According to the U.S. Bureau of Labor Statistics, the section of the population most responsible for consumer spending is the 45-to-54-year-olds. These are consumers whose earned incomes are peaking and whose expenditures are greatest. They own the biggest homes, have several family vehicles, send their kids to music lessons, and generally contribute the most to the overall economy. Once beyond this age, children move out on their own, the family holiday cottage is sold, and overall spending drops. Once people reach age 65, spending really plummets as couples retire and shift to living on fixed incomes.
The number of people ages 45 to 54 is about to peak in America, after which it is expected to then drop until after 2020. Simultaneously, the number of people retiring and beginning to collect Social Security, Medicare and other government-funded benefits is about to mushroom.
In other words, the economy is about to get double whacked.
The population demographic ramifications are very significant. Seventy percent of all economic activity in the U.S. is consumer spending. The 45-to-54-year-olds drive that spending, but their numbers are about to drop dramatically.
At the same time, there will be more retirees collecting benefits. With Social Security, for example, there were originally 42 people paying into the system for each person collecting. By 2030 there will be barely more than two workers paying for each retired individual. The Social Security caseload is expected to jump from 50 million people to 84 million by 2030, which will be especially painful for government coffers since the SS trust fund is already empty, cleaned out and holding only government ious. Medicare’s caseload is predicted to leap from 44 million to 79 million enrollees. Already Medicare’s hospital insurance fund pays out more than it takes in.
The demographic tsunami is heading our way.
Kathleen Casey-Kirschling was born in Philadelphia on Jan. 1, 1946, at 12:00:01 a.m. Kathleen, who is generally accepted as America’s first baby boomer, will take early retirement when she turns 62 on January 1. America’s first baby boomer isn’t waiting until she is 66 to collect her benefits; she is applying for Social Security right away. Maybe she realizes that the system is approaching insolvency.
The system will go broke. Everyone knows it. No one has the courage to face it.
Instead of preparing for the approaching demographic tsunami, government leaders will probably continue to ignore it. After all, it’s not a pretty picture—increased taxes, reduced benefits, reduced consumer spending, and a rapidly slowing economy—who would vote for that kind of a message, no matter how realistic it is?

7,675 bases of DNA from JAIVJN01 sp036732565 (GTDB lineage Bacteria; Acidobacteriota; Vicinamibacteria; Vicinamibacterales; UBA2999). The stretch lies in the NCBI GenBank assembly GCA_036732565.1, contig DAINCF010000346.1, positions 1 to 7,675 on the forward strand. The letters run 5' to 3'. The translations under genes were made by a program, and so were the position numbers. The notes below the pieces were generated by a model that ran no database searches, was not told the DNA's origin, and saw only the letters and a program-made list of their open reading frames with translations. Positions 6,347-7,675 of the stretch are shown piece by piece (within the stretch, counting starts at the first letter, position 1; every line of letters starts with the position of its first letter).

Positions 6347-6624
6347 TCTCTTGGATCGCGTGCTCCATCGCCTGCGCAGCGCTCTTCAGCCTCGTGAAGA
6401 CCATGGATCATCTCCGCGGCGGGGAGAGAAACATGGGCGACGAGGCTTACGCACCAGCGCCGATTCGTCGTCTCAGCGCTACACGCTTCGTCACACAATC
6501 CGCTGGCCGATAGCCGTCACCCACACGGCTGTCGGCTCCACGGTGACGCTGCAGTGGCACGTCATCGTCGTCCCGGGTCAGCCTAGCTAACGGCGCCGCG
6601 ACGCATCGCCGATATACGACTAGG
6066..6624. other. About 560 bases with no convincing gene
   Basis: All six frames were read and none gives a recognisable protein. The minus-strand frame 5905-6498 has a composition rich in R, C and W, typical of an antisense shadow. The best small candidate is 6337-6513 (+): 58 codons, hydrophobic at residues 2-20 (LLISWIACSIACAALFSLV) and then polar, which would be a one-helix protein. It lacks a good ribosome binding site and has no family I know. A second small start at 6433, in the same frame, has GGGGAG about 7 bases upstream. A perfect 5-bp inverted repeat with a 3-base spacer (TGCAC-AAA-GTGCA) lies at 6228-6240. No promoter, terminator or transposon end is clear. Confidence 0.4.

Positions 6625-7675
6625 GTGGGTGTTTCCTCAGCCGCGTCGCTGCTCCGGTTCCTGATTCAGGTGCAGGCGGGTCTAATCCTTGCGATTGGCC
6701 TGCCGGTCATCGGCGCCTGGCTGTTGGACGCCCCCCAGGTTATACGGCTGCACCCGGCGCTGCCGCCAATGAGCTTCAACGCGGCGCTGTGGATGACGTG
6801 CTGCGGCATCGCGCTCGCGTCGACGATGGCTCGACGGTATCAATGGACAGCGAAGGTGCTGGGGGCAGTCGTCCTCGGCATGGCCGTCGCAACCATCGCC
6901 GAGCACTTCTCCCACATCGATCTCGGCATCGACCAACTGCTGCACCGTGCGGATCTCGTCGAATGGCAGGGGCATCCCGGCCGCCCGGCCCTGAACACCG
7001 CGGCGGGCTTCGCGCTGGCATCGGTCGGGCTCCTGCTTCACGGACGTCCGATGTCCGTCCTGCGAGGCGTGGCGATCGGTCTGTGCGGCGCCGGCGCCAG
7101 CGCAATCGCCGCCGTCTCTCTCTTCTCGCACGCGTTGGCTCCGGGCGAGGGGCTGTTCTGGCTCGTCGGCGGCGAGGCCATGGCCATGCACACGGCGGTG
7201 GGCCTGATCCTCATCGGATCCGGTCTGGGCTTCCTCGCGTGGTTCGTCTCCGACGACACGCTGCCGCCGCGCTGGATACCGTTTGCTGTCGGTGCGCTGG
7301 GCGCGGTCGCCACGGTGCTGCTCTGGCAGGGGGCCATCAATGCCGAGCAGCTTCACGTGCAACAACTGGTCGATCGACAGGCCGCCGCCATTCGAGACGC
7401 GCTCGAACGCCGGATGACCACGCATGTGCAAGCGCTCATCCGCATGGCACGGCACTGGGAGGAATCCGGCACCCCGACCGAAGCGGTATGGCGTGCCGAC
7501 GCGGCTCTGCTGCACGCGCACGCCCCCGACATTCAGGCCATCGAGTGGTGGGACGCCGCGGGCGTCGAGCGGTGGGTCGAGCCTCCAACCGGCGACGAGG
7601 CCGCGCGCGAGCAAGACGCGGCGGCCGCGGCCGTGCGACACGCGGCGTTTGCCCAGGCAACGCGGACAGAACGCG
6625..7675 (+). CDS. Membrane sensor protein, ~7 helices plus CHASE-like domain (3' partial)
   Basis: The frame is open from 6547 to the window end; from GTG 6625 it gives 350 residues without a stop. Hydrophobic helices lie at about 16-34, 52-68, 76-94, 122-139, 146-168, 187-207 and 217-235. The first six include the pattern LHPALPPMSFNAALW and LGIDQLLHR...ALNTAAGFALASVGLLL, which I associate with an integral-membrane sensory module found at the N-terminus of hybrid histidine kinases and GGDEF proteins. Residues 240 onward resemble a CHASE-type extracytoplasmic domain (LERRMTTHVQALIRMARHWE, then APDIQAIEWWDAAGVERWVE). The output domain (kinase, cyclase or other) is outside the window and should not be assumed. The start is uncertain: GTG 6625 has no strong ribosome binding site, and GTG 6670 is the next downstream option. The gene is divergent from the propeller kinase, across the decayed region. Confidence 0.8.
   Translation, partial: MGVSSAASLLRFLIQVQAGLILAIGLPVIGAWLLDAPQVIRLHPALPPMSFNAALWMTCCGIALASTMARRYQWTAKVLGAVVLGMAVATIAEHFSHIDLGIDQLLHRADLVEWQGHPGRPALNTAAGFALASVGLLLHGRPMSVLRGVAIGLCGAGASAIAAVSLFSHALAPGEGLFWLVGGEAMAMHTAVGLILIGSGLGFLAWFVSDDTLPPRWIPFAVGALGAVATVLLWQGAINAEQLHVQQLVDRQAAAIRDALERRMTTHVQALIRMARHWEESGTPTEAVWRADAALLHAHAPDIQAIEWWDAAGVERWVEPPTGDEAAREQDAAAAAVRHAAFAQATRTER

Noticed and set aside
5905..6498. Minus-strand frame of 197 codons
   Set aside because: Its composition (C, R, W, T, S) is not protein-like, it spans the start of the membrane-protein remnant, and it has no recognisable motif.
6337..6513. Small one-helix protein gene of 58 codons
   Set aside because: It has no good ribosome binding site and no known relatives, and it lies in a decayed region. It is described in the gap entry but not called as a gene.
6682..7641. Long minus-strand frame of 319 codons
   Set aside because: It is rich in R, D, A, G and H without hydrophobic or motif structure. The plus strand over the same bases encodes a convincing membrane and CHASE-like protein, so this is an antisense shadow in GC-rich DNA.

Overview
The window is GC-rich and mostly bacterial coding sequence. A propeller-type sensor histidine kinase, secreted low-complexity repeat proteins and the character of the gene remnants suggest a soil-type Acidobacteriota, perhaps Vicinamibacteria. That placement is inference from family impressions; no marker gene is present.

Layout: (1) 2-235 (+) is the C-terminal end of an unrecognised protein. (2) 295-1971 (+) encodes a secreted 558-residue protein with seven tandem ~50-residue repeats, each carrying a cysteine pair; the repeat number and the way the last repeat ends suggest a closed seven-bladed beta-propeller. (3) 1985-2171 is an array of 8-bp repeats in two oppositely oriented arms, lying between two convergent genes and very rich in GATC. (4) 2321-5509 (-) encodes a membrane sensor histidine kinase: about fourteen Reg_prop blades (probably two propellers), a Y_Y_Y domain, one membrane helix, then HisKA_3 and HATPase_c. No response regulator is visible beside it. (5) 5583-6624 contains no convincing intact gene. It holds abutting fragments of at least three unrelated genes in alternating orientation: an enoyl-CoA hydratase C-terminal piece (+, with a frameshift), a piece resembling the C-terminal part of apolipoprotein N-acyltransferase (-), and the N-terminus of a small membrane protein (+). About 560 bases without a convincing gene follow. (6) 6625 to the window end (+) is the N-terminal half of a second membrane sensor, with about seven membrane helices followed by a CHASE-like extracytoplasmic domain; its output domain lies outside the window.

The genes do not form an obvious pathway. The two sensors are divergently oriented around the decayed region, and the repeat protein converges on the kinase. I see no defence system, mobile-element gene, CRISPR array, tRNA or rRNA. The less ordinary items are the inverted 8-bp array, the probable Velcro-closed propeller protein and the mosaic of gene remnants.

America is facing massive economic trouble. Yet at the time strong leadership is most needed, it is lacking. As Walker has stated many times, “The American people are starved for two things: truth and leadership.” Unlike in earlier times, God says that this time leadership would catastrophically fail the modern nations of Israel (Isaiah 3:1-6).
Though the tsunami isn’t here just yet, it is quickly approaching. With elections coming up and big promises hitting the airwaves, conditions may appear better. But you can be sure that America’s fiscal hole will just get deeper and deeper.
Then, one day soon, the fraud and deceit of today will end in sudden destruction in the form of financial collapse. As Isaiah 30:12-13 say, the collapse will be fast, like a swollen wall “whose breaking cometh suddenly at an instant”—kind of like a tsunami.For proof Isaiah is referring directly to America, and for the underlying causes of this coming collapse, request a free copy of The United States and Britain in Prophecy.
The end of cheap food
Dec 6th 2007
From The Economist print edition
Rising food prices are a threat to many; they also present the world with an enormous opportunity
FOR as long as most people can remember, food has been getting cheaper and farming has been in decline. In 1974-2005 food prices on world markets fell by three-quarters in real terms. Food today is so cheap that the West is battling gluttony even as it scrapes piles of half-eaten leftovers into the bin.